Devoted to the Propagation and Defense of New Testament Christianity
March 11, 1954

How Do They Differ? Is The Herald Of Truth A Missionary Society?

Logan Buchanan, Dallas, Texas

Brother James Adams (who writes me very kind personal letters), asks that I write on "What Is Wrong With A Missionary Society." This I shall be happy to do, at a later date, for publication in the Gospel Guardian, or by anyone else who is interested. For the present, however, our main interest is not in proving that such a Missionary Society is wrong — for we all agree that it is. My interest at the moment is to quiet the fears in the heart of Brother Adams and some others, that the Herald of Truth just MIGHT become a missionary society. I do not have the same fear.

Brother Adams feels that if we work together, or cooperate together as churches, that we must form a missionary society to do it. He says, "This is the kind of thinking which gave birth to the missionary society. Inherent in this philosophy is the idea of an organic functioning of the universal church." (Gospel Guardian, Feb. 4, 1954, p. 1)

Brother Adams quotes the Millennial Harbinger of October, 1850 (page 617), about "Cooperation Meetings," and charges that they "became the Society" (Gospel Guardian, Jan. 28, 1954, p. 9) and divided the church. Actually, the Millennial Harbinger of October 24, 1849 (page 690), gave the birthday of the Missionary Society as about a year earlier.

The Herald Of Truth Not Like A Missionary Society

Brother G. H. P. Showalter, in his excellent editorial in the Firm Foundation of January 12, 1954, disproves the charge of the Gospel Guardian most eloquently.

He quotes the Millennial Harbinger article by W. K. Pendleton, October 24, 1849, giving the "full and complete report as given by Brother W. K. Pendleton of the first convention and organization among the Disciples of Christ in the current restoration movement."

Brother Showalter quotes this report on the Society organization in full, and gives this pungent comment:

"It will be seen that the Society Organization was not the church. It did not even claim to be one of the churches. It was separate and apart from all the churches of Christ and was a distinct organization having a president, twenty vice-presidents, a treasurer, corresponding secretary, a recording secretary, all to be elected and chosen not by any church of Christ but by the Society at its annual meeting.

"There were twenty-five managers, there were life directors, there was an executive board, etc.; all of which have no parallel among the churches of Christ today.

"To be members of the Society, one had to be a delegate from the church with an annual contribution of ten dollars; twenty dollars paid at one time constituted one a life member one hundred dollars paid at one time was required to constitute one director for life ....

"There is no such organization among the churches of Christ today nor any probability that there will be such an organization.

"The societies were not formed by a church of Christ. They were formed by individual editors and members of different congregations."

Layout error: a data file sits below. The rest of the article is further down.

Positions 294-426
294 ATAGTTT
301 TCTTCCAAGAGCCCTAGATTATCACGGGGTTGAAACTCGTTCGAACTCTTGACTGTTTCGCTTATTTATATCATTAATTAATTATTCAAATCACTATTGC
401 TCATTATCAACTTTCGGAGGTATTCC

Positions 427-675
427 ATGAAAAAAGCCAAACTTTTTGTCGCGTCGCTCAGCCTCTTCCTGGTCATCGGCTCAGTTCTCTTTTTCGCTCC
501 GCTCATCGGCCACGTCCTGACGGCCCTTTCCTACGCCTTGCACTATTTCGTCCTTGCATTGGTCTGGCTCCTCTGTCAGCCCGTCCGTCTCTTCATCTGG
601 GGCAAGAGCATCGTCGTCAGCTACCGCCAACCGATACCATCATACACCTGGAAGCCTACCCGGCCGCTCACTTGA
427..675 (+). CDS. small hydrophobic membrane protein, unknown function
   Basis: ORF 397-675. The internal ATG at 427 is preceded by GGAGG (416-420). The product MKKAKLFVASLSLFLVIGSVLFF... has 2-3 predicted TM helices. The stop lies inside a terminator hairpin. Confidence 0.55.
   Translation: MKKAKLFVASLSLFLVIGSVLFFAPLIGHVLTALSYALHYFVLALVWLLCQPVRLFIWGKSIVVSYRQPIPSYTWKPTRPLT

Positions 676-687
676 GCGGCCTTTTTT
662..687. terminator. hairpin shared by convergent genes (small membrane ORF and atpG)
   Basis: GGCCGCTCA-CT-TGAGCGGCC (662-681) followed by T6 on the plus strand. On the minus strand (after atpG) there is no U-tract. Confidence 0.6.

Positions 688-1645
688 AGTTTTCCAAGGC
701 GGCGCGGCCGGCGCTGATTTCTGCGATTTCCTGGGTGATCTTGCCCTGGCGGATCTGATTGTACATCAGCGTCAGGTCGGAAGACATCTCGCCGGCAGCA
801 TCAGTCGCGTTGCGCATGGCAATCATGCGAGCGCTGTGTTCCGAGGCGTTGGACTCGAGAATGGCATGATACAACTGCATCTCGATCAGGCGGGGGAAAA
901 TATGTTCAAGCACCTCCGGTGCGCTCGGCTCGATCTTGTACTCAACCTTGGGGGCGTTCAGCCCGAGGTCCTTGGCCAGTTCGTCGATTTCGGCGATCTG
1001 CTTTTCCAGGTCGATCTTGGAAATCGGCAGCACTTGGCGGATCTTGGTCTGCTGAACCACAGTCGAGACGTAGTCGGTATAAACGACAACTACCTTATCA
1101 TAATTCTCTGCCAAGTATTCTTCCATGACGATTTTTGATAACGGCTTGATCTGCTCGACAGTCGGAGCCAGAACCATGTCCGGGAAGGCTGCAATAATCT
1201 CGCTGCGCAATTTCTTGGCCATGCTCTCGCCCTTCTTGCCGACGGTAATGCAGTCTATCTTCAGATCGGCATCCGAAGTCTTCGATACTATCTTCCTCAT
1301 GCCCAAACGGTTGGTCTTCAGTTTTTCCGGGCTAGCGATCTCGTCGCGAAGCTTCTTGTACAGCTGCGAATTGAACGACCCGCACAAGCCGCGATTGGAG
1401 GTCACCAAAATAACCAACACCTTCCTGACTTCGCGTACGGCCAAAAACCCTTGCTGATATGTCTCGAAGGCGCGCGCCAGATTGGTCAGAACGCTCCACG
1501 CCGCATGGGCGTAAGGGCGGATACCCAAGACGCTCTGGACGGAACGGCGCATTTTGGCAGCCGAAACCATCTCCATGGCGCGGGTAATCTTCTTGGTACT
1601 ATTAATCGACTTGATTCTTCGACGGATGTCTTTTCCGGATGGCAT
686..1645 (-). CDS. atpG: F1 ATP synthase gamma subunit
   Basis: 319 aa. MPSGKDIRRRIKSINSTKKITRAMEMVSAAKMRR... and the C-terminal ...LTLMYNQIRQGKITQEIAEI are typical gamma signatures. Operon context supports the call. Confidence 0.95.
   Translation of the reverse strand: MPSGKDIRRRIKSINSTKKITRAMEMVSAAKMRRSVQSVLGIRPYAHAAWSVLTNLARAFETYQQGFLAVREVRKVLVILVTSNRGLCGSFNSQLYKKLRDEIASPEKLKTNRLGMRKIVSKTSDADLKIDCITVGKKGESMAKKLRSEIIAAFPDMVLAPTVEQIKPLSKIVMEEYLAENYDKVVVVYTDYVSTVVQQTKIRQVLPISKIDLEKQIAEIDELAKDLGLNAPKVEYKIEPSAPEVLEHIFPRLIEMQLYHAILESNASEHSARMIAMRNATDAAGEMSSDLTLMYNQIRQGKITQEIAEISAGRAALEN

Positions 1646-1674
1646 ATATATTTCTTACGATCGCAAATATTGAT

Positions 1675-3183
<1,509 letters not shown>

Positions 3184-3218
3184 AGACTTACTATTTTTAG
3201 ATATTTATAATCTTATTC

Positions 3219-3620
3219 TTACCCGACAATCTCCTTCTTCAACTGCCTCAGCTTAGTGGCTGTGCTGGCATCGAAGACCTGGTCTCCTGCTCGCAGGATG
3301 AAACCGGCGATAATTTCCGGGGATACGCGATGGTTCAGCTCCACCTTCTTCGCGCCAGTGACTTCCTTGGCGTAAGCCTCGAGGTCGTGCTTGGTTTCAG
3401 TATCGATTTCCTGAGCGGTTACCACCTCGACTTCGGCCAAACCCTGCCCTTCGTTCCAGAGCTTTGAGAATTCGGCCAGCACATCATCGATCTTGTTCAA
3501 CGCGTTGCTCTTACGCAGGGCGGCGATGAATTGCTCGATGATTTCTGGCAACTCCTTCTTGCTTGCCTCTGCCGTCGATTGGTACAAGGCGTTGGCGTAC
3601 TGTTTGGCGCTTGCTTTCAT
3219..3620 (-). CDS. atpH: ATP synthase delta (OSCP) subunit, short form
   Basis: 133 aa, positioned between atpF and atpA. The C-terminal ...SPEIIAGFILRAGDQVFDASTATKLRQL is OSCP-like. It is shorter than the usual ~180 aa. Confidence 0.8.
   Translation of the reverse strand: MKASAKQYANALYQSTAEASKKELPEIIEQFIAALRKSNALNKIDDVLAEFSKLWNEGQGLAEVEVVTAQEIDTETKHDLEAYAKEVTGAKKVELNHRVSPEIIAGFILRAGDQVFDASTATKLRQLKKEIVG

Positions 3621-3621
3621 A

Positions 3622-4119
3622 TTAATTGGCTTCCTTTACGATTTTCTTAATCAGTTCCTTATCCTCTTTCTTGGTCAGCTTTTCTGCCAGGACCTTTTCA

"I have asked several times for brethren to tell where the organization was supposed to have had its origin, its offices, what it is supposed to advocate, uphold, and defend, and what it consists of, but I have never received one word of explanation.

"Who is the president? Who is the vice-president? Where are the fees paid? When and how often are they paid?

"In order that brethren may be enlightened along this line, I deem it proper in this issue and in the following issues of the Firm Foundation — to give these facts that constituted the departure of the Christian Church with the founding of the annual Convention in 1849, and I feel that the space is very well used for the purpose of reference for brethren interested in the churches along that line ...

"Such words as `cooperation' and other terms along that line are good and acceptable words in common use hundreds of times every day in the various phases of life.

"The question is not about the meaning of the word `cooperate' but the things in which people cooperate.

"Everybody is certainly very ignorant of the reading of the New Testament who does not know of the mutual work of the churches of Christ in apostolic days.

"The word `cooperation' is a good word, but of course it may be applied in connection with evil men in a bad work, just as well as good men cooperating in the Lord's work.

"In the New Testament organization of the church, there is no place for any other organization than the church of Christ, and where is the church of Christ today, that is, and has been, setting itself out as a society, separate and apart from the church?"

So concludes this excellent article by the beloved and honored Brother G. H. P. Showalter, for many years the editor of the Firm Foundation. His powerful pen, to the mind of this reader, thoroughly and completely outlines the very vast difference between what the church at Abilene is doing, and what they are being accused of doing by Brother Adams.

May I reaffirm my convictions on this matter:

1. Churches CAN cooperate, both in matters of benevolence, and in matters of evangelism. Such cooperation is scriptural and right.

2. Churches NEED NOT form any organization over and above, beyond or in addition to the church, to get the work done. Highland church has not formed, and will not form, any such organization.